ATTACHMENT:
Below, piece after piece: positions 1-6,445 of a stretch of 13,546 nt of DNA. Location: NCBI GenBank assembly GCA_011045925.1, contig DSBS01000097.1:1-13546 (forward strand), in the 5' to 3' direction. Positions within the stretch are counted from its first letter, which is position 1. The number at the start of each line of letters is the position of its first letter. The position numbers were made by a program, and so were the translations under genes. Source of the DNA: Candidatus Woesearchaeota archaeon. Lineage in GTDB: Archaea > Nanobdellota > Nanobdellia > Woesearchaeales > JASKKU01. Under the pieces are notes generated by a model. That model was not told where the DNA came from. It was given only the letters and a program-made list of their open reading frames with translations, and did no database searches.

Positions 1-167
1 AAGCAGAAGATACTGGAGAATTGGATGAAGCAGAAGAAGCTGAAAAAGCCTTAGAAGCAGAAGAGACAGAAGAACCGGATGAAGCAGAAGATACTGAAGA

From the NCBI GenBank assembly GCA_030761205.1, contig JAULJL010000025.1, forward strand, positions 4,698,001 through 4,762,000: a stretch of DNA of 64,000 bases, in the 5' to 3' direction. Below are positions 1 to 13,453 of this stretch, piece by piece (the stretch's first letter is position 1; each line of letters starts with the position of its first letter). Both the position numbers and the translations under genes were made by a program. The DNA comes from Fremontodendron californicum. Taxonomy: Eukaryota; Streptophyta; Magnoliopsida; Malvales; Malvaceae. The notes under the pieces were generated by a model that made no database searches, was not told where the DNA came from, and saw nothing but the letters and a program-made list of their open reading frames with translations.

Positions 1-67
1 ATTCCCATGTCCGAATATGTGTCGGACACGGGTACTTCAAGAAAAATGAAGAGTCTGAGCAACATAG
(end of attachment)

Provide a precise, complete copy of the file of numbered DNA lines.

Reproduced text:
Below, piece after piece: positions 1-6,445 of a stretch of 13,546 nt of DNA. Location: NCBI GenBank assembly GCA_011045925.1, contig DSBS01000097.1:1-13546 (forward strand), in the 5' to 3' direction. Positions within the stretch are counted from its first letter, which is position 1. The number at the start of each line of letters is the position of its first letter. The position numbers were made by a program, and so were the translations under genes. Source of the DNA: Candidatus Woesearchaeota archaeon. Lineage in GTDB: Archaea > Nanobdellota > Nanobdellia > Woesearchaeales > JASKKU01. Under the pieces are notes generated by a model. That model was not told where the DNA came from. It was given only the letters and a program-made list of their open reading frames with translations, and did no database searches.

Positions 1-167
1 AAGCAGAAGATACTGGAGAATTGGATGAAGCAGAAGAAGCTGAAAAAGCCTTAGAAGCAGAAGAGACAGAAGAACCGGATGAAGCAGAAGATACTGAAGA

From the NCBI GenBank assembly GCA_030761205.1, contig JAULJL010000025.1, forward strand, positions 4,698,001 through 4,762,000: a stretch of DNA of 64,000 bases, in the 5' to 3' direction. Below are positions 1 to 13,453 of this stretch, piece by piece (the stretch's first letter is position 1; each line of letters starts with the position of its first letter). Both the position numbers and the translations under genes were made by a program. The DNA comes from Fremontodendron californicum. Taxonomy: Eukaryota; Streptophyta; Magnoliopsida; Malvales; Malvaceae. The notes under the pieces were generated by a model that made no database searches, was not told where the DNA came from, and saw nothing but the letters and a program-made list of their open reading frames with translations.

Positions 1-67
1 ATTCCCATGTCCGAATATGTGTCGGACACGGGTACTTCAAGAAAAATGAAGAGTCTGAGCAACATAG